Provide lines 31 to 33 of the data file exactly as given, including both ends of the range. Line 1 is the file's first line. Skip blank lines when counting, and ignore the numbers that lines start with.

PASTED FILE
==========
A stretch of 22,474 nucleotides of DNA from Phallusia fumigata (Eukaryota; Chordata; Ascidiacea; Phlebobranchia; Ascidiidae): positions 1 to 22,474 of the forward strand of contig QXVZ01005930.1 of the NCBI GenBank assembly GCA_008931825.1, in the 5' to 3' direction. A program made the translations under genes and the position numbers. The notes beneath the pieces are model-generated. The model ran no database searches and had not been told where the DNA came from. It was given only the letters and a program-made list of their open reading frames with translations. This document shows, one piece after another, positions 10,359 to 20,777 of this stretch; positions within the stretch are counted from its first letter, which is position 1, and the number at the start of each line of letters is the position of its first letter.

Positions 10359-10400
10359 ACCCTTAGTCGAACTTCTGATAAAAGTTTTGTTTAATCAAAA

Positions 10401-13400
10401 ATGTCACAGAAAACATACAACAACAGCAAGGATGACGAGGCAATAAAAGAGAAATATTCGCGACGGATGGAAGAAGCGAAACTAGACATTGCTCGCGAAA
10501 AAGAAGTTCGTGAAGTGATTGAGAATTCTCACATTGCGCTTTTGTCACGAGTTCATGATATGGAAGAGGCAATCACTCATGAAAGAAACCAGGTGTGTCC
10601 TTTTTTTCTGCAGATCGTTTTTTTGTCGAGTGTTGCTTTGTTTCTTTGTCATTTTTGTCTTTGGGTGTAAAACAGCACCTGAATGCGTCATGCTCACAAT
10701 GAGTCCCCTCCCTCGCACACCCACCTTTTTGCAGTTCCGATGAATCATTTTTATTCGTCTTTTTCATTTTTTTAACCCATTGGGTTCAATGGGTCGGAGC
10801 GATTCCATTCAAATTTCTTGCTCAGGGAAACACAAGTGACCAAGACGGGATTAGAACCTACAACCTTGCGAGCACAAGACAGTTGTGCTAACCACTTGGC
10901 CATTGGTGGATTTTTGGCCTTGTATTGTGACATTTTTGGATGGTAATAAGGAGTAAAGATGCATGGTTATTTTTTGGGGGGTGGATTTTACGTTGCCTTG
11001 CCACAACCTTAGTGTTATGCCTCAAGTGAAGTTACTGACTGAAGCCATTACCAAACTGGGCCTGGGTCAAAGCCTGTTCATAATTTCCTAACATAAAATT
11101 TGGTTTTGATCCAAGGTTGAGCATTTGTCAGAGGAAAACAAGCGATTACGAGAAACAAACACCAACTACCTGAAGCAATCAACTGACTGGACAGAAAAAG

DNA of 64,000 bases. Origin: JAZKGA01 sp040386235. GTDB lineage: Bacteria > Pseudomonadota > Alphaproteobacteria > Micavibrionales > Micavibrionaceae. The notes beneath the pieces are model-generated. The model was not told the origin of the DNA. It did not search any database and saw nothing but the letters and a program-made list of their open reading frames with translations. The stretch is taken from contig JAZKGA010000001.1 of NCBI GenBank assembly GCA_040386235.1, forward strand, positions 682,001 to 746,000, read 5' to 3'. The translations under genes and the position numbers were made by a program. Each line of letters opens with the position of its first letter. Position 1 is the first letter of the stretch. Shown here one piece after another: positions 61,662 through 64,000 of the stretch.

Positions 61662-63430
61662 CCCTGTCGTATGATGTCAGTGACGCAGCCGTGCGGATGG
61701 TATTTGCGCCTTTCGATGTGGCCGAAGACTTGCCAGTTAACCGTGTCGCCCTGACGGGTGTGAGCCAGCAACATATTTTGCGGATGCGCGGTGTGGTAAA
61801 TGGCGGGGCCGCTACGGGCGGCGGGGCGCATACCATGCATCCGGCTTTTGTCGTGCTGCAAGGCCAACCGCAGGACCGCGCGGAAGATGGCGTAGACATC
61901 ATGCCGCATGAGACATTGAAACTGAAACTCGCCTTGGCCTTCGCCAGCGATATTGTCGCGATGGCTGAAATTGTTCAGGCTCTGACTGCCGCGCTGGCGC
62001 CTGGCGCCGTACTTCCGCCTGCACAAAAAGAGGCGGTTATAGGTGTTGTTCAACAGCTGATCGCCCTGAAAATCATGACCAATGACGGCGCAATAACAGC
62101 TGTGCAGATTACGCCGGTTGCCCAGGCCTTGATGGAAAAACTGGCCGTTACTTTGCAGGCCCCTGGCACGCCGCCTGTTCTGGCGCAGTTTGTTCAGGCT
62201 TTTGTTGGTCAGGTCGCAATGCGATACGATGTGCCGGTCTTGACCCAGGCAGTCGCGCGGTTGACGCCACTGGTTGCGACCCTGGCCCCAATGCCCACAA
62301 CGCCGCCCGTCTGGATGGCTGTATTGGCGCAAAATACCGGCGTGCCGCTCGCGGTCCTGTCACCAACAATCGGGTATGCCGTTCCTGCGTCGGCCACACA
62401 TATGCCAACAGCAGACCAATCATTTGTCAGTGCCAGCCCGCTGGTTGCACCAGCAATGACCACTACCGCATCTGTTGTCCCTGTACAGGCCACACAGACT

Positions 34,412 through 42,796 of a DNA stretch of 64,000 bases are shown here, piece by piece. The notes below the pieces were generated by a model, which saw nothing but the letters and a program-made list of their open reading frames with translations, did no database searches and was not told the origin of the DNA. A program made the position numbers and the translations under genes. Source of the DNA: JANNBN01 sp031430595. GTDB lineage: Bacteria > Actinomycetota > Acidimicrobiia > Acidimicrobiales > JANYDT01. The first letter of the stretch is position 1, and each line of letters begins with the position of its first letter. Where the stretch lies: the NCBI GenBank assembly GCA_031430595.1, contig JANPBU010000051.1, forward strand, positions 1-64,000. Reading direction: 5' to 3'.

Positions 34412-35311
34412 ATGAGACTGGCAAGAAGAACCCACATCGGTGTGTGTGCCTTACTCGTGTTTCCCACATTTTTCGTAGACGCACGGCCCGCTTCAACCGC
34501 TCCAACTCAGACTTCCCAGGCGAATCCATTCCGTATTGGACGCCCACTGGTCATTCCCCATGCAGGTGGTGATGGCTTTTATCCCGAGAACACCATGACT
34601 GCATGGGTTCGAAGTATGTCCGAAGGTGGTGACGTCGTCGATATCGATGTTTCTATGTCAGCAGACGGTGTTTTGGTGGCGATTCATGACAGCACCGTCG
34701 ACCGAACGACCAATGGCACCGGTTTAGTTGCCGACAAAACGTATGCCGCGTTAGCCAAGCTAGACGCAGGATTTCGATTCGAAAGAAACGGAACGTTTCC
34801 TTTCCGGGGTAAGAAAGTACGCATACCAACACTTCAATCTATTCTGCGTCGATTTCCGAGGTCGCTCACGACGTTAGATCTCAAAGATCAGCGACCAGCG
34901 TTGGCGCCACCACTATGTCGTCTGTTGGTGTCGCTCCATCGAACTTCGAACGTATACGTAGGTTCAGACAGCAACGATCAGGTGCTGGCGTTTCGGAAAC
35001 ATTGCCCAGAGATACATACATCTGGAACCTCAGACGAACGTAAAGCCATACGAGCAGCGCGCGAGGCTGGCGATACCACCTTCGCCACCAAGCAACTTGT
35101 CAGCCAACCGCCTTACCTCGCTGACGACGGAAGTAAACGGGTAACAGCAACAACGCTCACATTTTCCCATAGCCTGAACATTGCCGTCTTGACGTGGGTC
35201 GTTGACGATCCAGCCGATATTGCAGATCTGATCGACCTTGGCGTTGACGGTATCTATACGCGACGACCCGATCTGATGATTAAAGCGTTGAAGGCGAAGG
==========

34901 TTGGCGCCACCACTATGTCGTCTGTTGGTGTCGCTCCATCGAACTTCGAACGTATACGTAGGTTCAGACAGCAACGATCAGGTGCTGGCGTTTCGGAAAC
35001 ATTGCCCAGAGATACATACATCTGGAACCTCAGACGAACGTAAAGCCATACGAGCAGCGCGCGAGGCTGGCGATACCACCTTCGCCACCAAGCAACTTGT
35101 CAGCCAACCGCCTTACCTCGCTGACGACGGAAGTAAACGGGTAACAGCAACAACGCTCACATTTTCCCATAGCCTGAACATTGCCGTCTTGACGTGGGTC